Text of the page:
So in the Batman Miniatures Game players build crews of various types be they villains, cops or superheroes. The nice thing about the game, thanks to the variety of criminal scum in Batman, is that you can quite comfortably pit two criminal gangs against one another. Penguin verses Black Mask for example. Equally you can play games using just cops against the crims or just superheroes.

What has been well done is striking the balance between having the superheroes as walking examples of badassdom but still capable of being defeated if they’re singled out and attacked en masse.

The profiles are reasonable straight forward with key stats such as endurance, defence and attack all making an appearance. Where it suffers is the writing. It’s not badly written. It’s over written. Knights Models clearly wanted everyone to enjoy the Batman Miniatures Game so much that much of the book is over explained to the point that some parts I had to re-read to fully understand their meaning. It’s not the whole way through but I found myself skimming because I was getting bored of the repetition.

However this shouldn’t detract from what is essentially a very good game. A lot of thought went into the mechanic and how best to represent the fast paced action of the comics. For one thing every game is assumed to be set at night limiting line of sight to 30cm. This makes the game hugely tactical but suddenly makes anything that produces light a major threat or a major advantage depending on which end of it you’re standing.


In the Batman Miniatures Game each character has a Willpower value which indicates how many actions they can perform per turn. This elegantly allows the superheroes to kick face without having preposterously buffed stat lines as is common practise. Instead Batman gets to perform 8 actions per turn whereas your common crim only gets 5.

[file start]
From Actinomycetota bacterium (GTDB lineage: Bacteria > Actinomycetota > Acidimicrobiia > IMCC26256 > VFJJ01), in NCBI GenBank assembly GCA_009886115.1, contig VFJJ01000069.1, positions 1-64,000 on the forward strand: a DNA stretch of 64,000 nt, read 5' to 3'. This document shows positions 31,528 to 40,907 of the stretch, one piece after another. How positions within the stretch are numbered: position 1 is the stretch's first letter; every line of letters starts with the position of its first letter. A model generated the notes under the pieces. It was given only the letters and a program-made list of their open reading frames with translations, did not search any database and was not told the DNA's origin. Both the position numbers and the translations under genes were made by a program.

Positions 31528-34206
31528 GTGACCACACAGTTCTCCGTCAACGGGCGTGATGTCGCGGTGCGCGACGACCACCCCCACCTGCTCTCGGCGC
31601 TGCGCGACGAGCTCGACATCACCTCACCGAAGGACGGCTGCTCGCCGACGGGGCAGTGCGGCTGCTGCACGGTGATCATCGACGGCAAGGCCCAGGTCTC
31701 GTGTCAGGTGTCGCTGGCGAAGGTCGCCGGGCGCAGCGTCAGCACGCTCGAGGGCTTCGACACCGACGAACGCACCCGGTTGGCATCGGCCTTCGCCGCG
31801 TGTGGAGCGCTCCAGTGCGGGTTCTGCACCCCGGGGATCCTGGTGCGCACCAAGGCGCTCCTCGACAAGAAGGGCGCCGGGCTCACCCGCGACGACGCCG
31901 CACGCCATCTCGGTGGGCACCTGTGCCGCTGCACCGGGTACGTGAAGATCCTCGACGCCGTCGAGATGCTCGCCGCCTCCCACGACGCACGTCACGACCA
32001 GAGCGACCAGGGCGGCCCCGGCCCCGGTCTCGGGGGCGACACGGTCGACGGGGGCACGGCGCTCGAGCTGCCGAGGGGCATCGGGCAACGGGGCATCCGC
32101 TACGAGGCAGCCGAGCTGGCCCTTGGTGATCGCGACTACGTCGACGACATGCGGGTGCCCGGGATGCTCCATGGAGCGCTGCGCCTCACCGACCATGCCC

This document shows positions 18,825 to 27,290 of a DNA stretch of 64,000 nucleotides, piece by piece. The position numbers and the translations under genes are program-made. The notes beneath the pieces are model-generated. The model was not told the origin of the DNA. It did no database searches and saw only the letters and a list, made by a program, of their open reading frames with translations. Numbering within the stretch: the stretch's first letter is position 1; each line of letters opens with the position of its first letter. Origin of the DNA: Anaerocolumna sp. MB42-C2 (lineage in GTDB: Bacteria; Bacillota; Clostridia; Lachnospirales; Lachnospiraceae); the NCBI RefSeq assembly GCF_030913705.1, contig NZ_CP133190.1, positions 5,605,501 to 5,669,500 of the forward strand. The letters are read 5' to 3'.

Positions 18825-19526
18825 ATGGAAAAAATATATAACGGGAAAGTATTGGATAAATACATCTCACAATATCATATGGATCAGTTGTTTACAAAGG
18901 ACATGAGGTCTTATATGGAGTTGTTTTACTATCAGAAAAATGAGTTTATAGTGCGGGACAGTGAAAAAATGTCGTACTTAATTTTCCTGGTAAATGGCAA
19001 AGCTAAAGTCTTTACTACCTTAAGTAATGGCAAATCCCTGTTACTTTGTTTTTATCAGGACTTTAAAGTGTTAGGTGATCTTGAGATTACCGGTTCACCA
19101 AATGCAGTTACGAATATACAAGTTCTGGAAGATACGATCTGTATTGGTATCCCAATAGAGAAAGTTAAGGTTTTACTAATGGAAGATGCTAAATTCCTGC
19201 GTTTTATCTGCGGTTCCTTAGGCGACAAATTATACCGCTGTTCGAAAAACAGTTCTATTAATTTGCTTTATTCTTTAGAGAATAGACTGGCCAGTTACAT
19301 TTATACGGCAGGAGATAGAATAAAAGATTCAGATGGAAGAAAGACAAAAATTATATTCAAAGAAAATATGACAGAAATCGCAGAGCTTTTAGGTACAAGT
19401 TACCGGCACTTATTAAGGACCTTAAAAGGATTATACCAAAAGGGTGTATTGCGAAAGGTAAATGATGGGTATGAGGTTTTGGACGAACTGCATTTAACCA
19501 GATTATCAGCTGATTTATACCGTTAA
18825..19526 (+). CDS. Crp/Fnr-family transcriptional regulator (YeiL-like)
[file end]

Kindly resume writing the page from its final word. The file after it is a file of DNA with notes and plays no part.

I can’t tell you much more about any character other than Batman because there are no profiles included in the book. Now, I didn’t know this which means that there’s a fair chance others picking up the book won’t either which is going to make for a big disappointment. Fortunately each model comes with a card so you won’t be forced to buy additional products so you can play the game.

That fairly major grumble aside the mechanic in Batman works well despite the abundance of tokens required to keep track of everything so, providing you know what you’re doing, each activation is reasonably quick.

Where it comes slightly unstuck is the two tiers of damage. Once you lose your endurance points you get knocked out. But there’s other forms of damage beside, which I’m not sure are needed and it took me three tries to understand how to inflict it and I’m still not sure how it works.

What is cool about the Batman Miniatures Game is the sheer volume of actions you can perform. Sure there’s running and face kicking but you can also do stuff like ping shots off objects to hit targets that would otherwise be hidden. Which is absolutely spot on for characters like Deadshot.